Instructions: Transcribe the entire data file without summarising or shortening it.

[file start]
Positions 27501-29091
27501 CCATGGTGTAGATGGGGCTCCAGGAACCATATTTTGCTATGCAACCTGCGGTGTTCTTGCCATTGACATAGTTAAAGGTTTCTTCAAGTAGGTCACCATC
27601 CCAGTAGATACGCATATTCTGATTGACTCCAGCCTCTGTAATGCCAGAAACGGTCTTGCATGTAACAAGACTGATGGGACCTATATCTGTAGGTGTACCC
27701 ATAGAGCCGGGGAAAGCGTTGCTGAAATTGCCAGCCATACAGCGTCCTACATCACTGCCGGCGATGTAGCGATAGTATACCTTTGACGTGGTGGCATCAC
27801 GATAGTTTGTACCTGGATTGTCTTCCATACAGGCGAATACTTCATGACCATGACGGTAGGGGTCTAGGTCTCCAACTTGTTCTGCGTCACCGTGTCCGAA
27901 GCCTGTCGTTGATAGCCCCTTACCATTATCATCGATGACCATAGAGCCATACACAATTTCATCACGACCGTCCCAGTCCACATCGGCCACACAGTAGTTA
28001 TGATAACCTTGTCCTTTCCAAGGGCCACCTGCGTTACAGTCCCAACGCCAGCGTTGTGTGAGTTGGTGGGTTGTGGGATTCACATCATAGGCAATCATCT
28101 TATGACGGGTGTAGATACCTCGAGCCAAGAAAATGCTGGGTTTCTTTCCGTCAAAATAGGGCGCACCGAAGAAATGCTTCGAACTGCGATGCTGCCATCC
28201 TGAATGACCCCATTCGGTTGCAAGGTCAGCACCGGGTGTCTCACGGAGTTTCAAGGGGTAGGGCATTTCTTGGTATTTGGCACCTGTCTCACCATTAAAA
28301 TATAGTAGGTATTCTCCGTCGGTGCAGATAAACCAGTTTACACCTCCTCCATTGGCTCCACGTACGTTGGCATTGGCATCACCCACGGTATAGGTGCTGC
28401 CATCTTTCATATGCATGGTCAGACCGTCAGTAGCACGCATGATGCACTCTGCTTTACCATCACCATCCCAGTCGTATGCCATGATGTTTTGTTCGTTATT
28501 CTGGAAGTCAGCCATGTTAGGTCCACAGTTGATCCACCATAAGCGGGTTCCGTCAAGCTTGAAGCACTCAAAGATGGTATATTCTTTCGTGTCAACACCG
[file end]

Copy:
Positions 27501-29091
27501 CCATGGTGTAGATGGGGCTCCAGGAACCATATTTTGCTATGCAACCTGCGGTGTTCTTGCCATTGACATAGTTAAAGGTTTCTTCAAGTAGGTCACCATC
27601 CCAGTAGATACGCATATTCTGATTGACTCCAGCCTCTGTAATGCCAGAAACGGTCTTGCATGTAACAAGACTGATGGGACCTATATCTGTAGGTGTACCC
27701 ATAGAGCCGGGGAAAGCGTTGCTGAAATTGCCAGCCATACAGCGTCCTACATCACTGCCGGCGATGTAGCGATAGTATACCTTTGACGTGGTGGCATCAC
27801 GATAGTTTGTACCTGGATTGTCTTCCATACAGGCGAATACTTCATGACCATGACGGTAGGGGTCTAGGTCTCCAACTTGTTCTGCGTCACCGTGTCCGAA
27901 GCCTGTCGTTGATAGCCCCTTACCATTATCATCGATGACCATAGAGCCATACACAATTTCATCACGACCGTCCCAGTCCACATCGGCCACACAGTAGTTA
28001 TGATAACCTTGTCCTTTCCAAGGGCCACCTGCGTTACAGTCCCAACGCCAGCGTTGTGTGAGTTGGTGGGTTGTGGGATTCACATCATAGGCAATCATCT
28101 TATGACGGGTGTAGATACCTCGAGCCAAGAAAATGCTGGGTTTCTTTCCGTCAAAATAGGGCGCACCGAAGAAATGCTTCGAACTGCGATGCTGCCATCC
28201 TGAATGACCCCATTCGGTTGCAAGGTCAGCACCGGGTGTCTCACGGAGTTTCAAGGGGTAGGGCATTTCTTGGTATTTGGCACCTGTCTCACCATTAAAA
28301 TATAGTAGGTATTCTCCGTCGGTGCAGATAAACCAGTTTACACCTCCTCCATTGGCTCCACGTACGTTGGCATTGGCATCACCCACGGTATAGGTGCTGC
28401 CATCTTTCATATGCATGGTCAGACCGTCAGTAGCACGCATGATGCACTCTGCTTTACCATCACCATCCCAGTCGTATGCCATGATGTTTTGTTCGTTATT
28501 CTGGAAGTCAGCCATGTTAGGTCCACAGTTGATCCACCATAAGCGGGTTCCGTCAAGCTTGAAGCACTCAAAGATGGTATATTCTTTCGTGTCAACACCG